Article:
The Atlantic published a piece today titled “There’s No Way Mueller Will Indict Trump” written by attorney Paul Rosenzweig. Twenty years ago, Rosenzweig was involved in the investigation of President Clinton by the House of Representatives and today he writes that anyone who thinks the Mueller investigation is going to end with an indictment of Trump is engaged in a fantasy.

Mueller will not indict Trump for obstruction of justice or for any other crime.  Period. Full stop. End of story. Speculations to the contrary are just fantasy.

He won’t do it for the good and sufficient reason that the Department of Justice has a long-standing legal opinion that sitting presidents may not be indicted. First issued in 1973 during the Nixon era, the policy was reaffirmed in 2000, during the Clinton era. These rules bind all Department of Justice employees, and Mueller, in the end, is a Department of Justice employee. More to the point, if we know anything about Mueller, we think we know that he follows the rules—all of them. Even the ones that restrict him in ways he would prefer they not. And if he were to choose not to follow the rules, that, in turn, would be a reasonable justification for firing him. So … the special counsel will not indict the president.

Rosenzweig says what Mueller is likely to do is file a final report, the disposition of which will be up to deputy attorney general Rod Rosenstein (since AG Sessions has recused himself). Rosenstein can, at that point, either sit on the report or release it to the public. It will be completely up to him.

Even if Trump isn’t going to be indicted for obstruction of justice, are recent suggestions that there is a strong case against him correct? Again, Rosenzweig is skeptical of such claims given that investigators have yet to demonstrate any underlying collusion (or other crime) which Trump was allegedly trying to cover up:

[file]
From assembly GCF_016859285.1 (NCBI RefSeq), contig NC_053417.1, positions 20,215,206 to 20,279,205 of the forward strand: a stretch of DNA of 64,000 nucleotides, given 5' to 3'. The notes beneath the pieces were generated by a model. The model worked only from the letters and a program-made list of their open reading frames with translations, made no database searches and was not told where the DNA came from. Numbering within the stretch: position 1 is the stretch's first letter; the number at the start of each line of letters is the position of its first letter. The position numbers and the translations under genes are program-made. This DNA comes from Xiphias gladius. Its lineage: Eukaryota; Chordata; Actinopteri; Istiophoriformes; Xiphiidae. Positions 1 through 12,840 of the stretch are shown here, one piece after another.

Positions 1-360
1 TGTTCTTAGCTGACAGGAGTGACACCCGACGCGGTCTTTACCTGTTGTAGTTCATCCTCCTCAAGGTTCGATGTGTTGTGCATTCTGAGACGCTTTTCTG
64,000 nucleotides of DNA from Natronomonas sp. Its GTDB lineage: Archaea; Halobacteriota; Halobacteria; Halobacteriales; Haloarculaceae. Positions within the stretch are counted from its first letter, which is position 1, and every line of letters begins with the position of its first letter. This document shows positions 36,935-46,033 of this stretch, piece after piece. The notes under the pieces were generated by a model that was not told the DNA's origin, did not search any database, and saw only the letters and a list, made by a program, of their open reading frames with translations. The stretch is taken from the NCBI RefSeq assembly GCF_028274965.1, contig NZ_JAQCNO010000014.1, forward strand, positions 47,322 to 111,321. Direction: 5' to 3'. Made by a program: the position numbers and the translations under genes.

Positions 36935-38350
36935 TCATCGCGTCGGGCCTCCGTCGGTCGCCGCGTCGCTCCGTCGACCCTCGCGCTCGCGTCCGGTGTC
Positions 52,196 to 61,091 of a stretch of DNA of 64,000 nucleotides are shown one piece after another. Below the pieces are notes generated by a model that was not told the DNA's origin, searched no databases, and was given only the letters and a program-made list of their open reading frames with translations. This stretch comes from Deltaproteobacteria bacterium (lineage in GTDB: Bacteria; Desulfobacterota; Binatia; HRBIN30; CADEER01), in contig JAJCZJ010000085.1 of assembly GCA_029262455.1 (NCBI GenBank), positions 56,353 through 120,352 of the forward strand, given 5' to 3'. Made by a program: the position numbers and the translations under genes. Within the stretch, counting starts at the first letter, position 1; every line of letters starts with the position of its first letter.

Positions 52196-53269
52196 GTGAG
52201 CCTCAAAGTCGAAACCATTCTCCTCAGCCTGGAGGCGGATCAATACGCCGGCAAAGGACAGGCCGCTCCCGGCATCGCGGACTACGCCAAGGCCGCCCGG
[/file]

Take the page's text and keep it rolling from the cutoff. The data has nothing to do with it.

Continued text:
Collateral cases, like those involving obstruction and perjury, are ones that involve derivative offenses, not the principal charges under investigation. Proving them often turns on proof of intent. You have to show that the defendant acted with the purpose of obstructing an investigation. That means these cases tend to rise or fall on the strength of the case proving the underlying crime. It matters very much to juries and the public that we know exactly what it is that a defendant is covering up. If we don’t think it matters that much (as many in America seem to have concluded when confronted with President Clinton’s sexual conduct) or that it hasn’t been proven, then the cover up is often forgiven.

In the Trump investigation, we have yet to determine whether the campaign was involved in an underlying crime of electoral manipulation involving Russia, much less how the broader American public thinks of it…

Rosenzweig’s bottom line is that Mueller is not going to provide any magic bullet which will remove Trump from office. As he puts it, the conclusion of all of this will be “political, not criminal.” That, of course, doesn’t rule out the possibility that Democrats will seize on Mueller’s conclusions and proceed with articles of impeachment, though that would obviously depend on them re-taking the House in 2018. Unless they also re-take the Senate, they won’t be able to convict Trump, but as a plan to keep this front and center from now until 2020 it makes a certain, highly partisan, sense.